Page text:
Wednesday, November 20, 2019

The Virago Book of Witches - Shahrukh Husain

I’ve wanted the Virago Book of Witches for a few years, but whenever I had checked for second hand copies they were to expensive to be tempting, and I’ve never yet spotted a copy in a charity shop (although now I have it what’s the betting they turn up everywhere). Imagine them how pleased I am that it’s been reissued as a particularly handsome hardback.

Hardbacks aren’t normally my thing (in the battle between space and a love of physical books, paperbacks are my preference) but this one will look especially nice with the Angela Carter edited edition of Virago Fairy Tales. Also, I’m a sucker for anything with an owl on it.

The Virago Book of Witches is also a collection of fairy tales from around the world, but specifically ones that deal with Witches in all their various traditions. There are chapters on ‘Alluring Women and Ailing Knights’ (Indravati and the Seven Sisters is a memorable opening for its distinctly purple prose). ‘Wise Old Women’, which starts with ‘I Love You More Than Salt’, a story I read once as a child and have never seen since. I’d sort of mixed it up with King Lear, Shahrukh Husain’s Version comes with an interesting array of Scottish accents which give it a whole new life.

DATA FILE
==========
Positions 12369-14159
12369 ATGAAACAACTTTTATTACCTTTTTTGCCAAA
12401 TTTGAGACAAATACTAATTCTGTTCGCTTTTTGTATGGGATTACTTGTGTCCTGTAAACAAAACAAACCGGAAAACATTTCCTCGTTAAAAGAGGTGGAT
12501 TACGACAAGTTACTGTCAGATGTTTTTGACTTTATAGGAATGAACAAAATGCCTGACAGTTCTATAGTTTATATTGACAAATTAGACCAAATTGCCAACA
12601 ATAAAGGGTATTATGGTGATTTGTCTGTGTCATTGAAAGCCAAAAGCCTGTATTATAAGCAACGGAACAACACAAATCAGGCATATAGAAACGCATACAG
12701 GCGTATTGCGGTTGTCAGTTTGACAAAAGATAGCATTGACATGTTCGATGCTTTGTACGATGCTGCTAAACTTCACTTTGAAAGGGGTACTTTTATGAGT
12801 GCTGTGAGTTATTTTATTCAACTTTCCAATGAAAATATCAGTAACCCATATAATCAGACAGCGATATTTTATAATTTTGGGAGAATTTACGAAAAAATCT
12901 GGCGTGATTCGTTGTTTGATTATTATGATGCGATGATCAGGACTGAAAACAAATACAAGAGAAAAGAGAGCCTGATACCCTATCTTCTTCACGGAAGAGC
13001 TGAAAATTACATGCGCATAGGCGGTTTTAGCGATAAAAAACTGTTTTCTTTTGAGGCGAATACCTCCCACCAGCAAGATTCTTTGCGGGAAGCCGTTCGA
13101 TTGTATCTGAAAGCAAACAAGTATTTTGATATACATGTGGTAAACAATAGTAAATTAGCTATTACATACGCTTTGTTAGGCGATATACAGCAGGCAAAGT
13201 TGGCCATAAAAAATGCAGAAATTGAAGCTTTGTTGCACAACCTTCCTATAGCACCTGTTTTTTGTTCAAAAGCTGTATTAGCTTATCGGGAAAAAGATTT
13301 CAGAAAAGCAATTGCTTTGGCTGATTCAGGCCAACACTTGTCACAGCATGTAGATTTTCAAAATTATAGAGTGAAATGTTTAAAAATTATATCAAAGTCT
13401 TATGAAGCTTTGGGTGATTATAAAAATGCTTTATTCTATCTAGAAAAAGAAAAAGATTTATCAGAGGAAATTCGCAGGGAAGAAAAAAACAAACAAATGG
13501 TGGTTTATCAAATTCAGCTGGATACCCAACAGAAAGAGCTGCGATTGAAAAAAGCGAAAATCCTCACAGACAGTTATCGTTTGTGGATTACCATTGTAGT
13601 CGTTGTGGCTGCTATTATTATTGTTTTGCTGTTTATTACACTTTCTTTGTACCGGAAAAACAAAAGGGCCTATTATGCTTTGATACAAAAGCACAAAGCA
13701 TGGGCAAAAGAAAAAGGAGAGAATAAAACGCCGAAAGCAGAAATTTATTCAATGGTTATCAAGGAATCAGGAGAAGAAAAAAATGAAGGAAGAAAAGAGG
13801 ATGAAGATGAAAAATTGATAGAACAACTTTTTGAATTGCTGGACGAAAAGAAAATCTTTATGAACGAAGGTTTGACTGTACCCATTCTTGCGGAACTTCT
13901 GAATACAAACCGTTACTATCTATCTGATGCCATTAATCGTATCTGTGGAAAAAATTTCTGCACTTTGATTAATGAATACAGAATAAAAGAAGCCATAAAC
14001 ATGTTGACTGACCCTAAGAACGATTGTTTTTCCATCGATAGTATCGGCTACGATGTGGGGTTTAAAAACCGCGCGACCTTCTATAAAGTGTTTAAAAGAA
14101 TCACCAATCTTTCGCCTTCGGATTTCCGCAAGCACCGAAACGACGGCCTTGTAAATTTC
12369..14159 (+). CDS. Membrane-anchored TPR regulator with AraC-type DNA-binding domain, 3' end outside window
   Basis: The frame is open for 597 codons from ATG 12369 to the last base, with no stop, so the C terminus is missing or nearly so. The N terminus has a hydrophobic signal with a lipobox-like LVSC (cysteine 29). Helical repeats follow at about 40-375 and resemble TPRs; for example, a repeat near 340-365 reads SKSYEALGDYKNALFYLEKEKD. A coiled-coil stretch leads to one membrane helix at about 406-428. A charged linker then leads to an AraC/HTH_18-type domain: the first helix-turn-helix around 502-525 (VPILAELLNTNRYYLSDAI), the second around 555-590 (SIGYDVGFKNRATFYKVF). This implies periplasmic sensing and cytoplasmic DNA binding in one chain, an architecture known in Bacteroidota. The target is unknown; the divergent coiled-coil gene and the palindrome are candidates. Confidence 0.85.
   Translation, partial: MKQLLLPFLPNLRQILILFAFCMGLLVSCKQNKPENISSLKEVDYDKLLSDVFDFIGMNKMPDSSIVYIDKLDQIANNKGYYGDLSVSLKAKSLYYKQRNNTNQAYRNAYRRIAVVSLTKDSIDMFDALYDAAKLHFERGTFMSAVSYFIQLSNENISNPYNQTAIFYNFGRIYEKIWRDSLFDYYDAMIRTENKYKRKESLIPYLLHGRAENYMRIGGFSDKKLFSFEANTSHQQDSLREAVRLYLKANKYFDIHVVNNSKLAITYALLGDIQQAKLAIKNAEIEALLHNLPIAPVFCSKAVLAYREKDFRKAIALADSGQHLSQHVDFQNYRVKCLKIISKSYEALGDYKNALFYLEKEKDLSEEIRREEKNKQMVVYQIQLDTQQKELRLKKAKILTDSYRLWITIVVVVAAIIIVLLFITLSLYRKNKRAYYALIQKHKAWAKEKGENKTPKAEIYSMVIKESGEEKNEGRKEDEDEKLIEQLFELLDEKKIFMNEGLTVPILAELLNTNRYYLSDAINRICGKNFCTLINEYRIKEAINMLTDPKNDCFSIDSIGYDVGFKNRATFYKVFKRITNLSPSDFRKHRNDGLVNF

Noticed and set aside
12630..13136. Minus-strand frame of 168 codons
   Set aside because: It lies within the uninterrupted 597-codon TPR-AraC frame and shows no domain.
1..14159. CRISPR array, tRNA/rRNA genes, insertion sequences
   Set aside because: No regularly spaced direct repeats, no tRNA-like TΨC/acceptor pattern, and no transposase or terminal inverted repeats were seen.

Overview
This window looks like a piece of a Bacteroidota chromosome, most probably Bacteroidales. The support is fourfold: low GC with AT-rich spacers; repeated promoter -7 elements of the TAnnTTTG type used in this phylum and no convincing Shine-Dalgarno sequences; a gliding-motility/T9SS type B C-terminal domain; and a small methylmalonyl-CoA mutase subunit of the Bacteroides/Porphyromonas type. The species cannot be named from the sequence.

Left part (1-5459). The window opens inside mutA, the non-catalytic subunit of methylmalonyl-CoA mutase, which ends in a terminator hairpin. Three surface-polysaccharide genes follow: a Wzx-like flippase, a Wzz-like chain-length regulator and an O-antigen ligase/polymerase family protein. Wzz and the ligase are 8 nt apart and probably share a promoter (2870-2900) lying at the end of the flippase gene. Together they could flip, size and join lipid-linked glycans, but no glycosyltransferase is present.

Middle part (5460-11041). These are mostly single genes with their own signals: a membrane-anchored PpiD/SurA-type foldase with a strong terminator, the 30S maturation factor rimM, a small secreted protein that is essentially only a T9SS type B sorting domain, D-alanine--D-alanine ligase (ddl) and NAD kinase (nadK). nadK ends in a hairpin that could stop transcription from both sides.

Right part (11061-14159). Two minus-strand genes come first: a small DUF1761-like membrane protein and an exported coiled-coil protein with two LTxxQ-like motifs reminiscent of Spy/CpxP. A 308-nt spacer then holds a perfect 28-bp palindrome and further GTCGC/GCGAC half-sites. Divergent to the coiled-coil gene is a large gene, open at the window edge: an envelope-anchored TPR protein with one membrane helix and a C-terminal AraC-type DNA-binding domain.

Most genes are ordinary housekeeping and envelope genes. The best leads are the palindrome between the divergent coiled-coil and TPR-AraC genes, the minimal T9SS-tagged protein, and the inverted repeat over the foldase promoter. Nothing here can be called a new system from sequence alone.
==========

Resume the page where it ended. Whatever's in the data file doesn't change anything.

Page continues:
There are  also chapters on ‘Witches in Love: Possessive Women and Devoted Wives’, ‘Transformations’, ‘Guardians of the Seasons and Elements’, ‘Witchy Devices: Cauldron, Broomsticks, and Trysts with the Devil’, ‘Hungry Hags: Cannibals and Blood-Suckers’, and ‘Trials and Contests’.

The attraction of the witch in all and any of her forms is that she gets to be so many of the things that women traditionally are not allowed to be. She has power, she can pursue sex, behave badly, be destructive, be old, be free. She can fly. A force of both good and ill, a scapegoat with powers that are both desirable and fearsome.

This is a fabulous collection to dip in and out of with an impressive variety of source material. The preface and introduction are excellent, and there are useful endnotes too. Had I known what I was missing I might have coughed up for a second hand copy long ago.

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